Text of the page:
John Mellencamp’s “This Is Our Country” comes over the PA and on comes John Edwards, the man with the perfect haircut and million-dollar teeth. He is escorted by children Emma Claire, 9, and Jack, 7, pats them on the heads and sends them off so daddy can talk some more.

Talk he does in that populist tone. He rails against the drug companies, the insurance companies, those faceless corporate greedmasters who brought you NAFTA and CAFTA.

“These people are stealing your children’s future. They’re stepping all over the hard work of your parents and grandparents, who wanted their children to have a better life,” Edwards says. “As sure as I’m standing here, they have an iron grip on your democracy.”

Wipe out the political cabal on the take, he says. You don’t do it by playing nice, because no one gives away power. “They’ll roll over you like a freight train.” He brags up being a trial lawyer where he fought and won in the courtroom for 20 years.

“It won’t change without a fight,” Edwards says, pointing in the air. “People who believe otherwise are living in never-never land.”

Edwards has his passel full of facts, too.

• 47 million Americans with no health care.

• 37 million Americans wake up each morning worrying how to feed and clothe their children.

• 35 million people — the size of California — go to bed hungry every day.

• 200,000 veterans sleep under bridges and on top of grates.

“When will we say enough is enough?” He shouts over the applause. “It’s time for us to stand up and say we want our government back. We don’t want the legacy of our ancestors stomped on.”

Edwards draws as many as the ex-president, this time on a Monday morning. This is a trial run for caucus turnout. The day before he had 500 people packed into a restaurant in Boone, steel workers and railroad union members ready to rumble through any blizzard on a Thursday. Edwards banks on the rural vote and the gray-bearded trade unionists to bring him home.

Two days later Bill Richardson comes to the middle school. He was just here three weeks ago. Last summer he spent the whole evening at Sue and Shawn Stone’s home on College Street kibitzing with about 50 people. On Wednesday he had about 100.

Best quote of the afternoon:

“I think Steve King wants to deport me,” says the governor of New Mexico, whose mother was Mexican. He referred to the Republican congressman from Western Iowa.

End the war in a year. Pull all troops — repeat, all troops — out of Iraq. Get out of bed with tyrants, who endanger our long-term security. Start with Gen. Musharraf in Pakistan. “The people hate him,” says the former United Nations ambassador.

His wife, Barbara, makes her first Iowa campaign appearance. Her face lights up when he talks. When he’s about to tell a joke, her eyes widen in anticipation. She sits next to John Early, a former Red Cross pilot who was taken hostage in Sudan. Richardson, then a congressman, came to Sudan to free him. He had no security. He told Early that he would stay in Sudan until the pilot, his crew and passengers were set free.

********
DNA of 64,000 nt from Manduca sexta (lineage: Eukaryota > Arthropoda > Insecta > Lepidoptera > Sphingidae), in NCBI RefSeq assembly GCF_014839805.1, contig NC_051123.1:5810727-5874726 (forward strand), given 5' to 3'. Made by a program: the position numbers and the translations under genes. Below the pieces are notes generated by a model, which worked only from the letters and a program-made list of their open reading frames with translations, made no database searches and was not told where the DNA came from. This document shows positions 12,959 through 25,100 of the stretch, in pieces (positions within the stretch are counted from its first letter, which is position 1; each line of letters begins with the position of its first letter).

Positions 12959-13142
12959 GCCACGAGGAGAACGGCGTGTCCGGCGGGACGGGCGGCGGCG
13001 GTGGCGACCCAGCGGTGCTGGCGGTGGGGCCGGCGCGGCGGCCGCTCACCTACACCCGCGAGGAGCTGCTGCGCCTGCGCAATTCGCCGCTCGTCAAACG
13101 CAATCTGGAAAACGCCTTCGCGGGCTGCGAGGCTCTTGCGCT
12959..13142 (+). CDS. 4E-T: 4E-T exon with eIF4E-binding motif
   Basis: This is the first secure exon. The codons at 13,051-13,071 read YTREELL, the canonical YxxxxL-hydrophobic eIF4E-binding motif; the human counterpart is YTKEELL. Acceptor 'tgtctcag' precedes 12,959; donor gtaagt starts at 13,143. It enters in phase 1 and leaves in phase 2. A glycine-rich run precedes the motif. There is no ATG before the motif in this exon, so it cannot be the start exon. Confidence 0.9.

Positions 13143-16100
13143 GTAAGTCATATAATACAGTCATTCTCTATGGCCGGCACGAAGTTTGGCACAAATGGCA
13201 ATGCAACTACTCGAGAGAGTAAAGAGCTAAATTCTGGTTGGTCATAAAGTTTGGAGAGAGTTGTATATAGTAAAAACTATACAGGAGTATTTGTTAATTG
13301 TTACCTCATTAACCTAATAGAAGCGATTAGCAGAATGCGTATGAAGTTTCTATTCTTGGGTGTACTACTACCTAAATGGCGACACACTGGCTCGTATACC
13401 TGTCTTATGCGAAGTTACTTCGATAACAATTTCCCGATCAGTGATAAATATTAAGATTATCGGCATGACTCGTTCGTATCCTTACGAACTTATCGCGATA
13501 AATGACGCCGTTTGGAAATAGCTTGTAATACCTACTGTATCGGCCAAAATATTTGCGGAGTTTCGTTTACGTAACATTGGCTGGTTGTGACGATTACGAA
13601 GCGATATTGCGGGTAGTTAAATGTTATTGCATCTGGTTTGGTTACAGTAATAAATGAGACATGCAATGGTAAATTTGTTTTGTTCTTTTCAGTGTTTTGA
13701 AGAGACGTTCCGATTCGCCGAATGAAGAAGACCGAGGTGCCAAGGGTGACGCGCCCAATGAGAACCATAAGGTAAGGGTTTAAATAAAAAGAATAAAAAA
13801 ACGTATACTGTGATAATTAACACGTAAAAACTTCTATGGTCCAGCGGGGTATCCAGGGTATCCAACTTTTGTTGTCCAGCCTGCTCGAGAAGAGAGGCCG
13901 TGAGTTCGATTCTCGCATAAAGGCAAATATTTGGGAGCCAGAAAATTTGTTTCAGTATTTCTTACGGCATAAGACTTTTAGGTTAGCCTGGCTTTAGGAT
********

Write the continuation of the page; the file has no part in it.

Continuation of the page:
“He is a man of courage,” Early says.

On the energy bill recently passed: “It’s a joke,” says Richardson, former energy secretary. The mileage standard on all cars should be 50 miles per gallon, he says. Like Bill Clinton, Richardson insists that clean energy and more efficient systems can create millions of jobs. Quit investing in war and start investing in clean energy, Richardson says.

On “No Child Left Behind,” which teachers hate: “Just scrap it.” Applause.

He polls in the single digits. “We’re doing good,” he says. “I want to be in the top two in Nevada.”

Richardson says he can open up the West to Democrats, long the bastion of Goldwater Republicans.

They all come to Iowa for the first presidential selection in which no sitting president or vice president was involved since 1952, when Adlai Stevenson, Illinois Democrat, faced Dwight Eisenhower, Kansas Republican.

Interest has been intense.

More than when Howard Dean flipped flapjacks at the Embers Lounge four years ago on a Saturday morning. Six people showed up for Dick Gephardt at Steve and Diane Hamilton’s home then, 60 people showed up for Joe Biden at Nadine Brewer’s house in October 2007.

“There’s been an awful lot of activity, lots of phone calls, lots of registration forms, more than I can remember,” says long-time BV County Deputy Auditor Sue Lloyd.

Independents, the largest voting bloc in BV, switched to get into the selection action. When then-Congressman Fred Grandy ran for governor, they flocked to the Republican primary to support him. This time the electricity, maybe because of the multiple Democratic visits, was leaning left.

The Democratic candidates stream into so unlikely a place — predictably votes Republican, Farm Bureau territory in the heart of the Fifth Congressional District where immigrant-bashing Rep. Steve King appears invincible — because rural delegates are weighted heavier in a Democratic caucus than urban delegates are. A rural vote is worth more than a city vote. Not so the Republicans, who count the caucus-goers strictly one-man, one vote. Republicans spent their time in the cities and suburb where they could efficiently solicit GOP votes.

When a little paper in the middle of the corn fields and wind turbines endorses Joe Biden for president, as The Storm Lake Times did, it made news across the country. The New York Times came here to see how immigration would play in presidential politics. New York Public Radio called to get analysis from Iowans, who get to hug the candidates and hear them play guitar.

Then the airwaves are given back to seed corn ads and reports on corn futures. The robo calls are from credit card companies again. The Comeback Kid is in New Hampshire, looking for one more long shot on behalf of his wife. Bill Richardson is somewhere on the road with a grateful pilot and New Mexico state trooper, looking for hope in Nevada. Michelle Obama is heading east and then south, ready to knock on doors in South Carolina. Somewhere along the route, a presidential nominee is made. It started here.

Art Cullen is editor of The Storm Lake Times and managing editor of The Progressive Populist. Email:

From The Progressive Populist, February 1, 2008

Home Page

Subscribe to The Progressive Populist

Copyright © 2008 The Progressive Populist.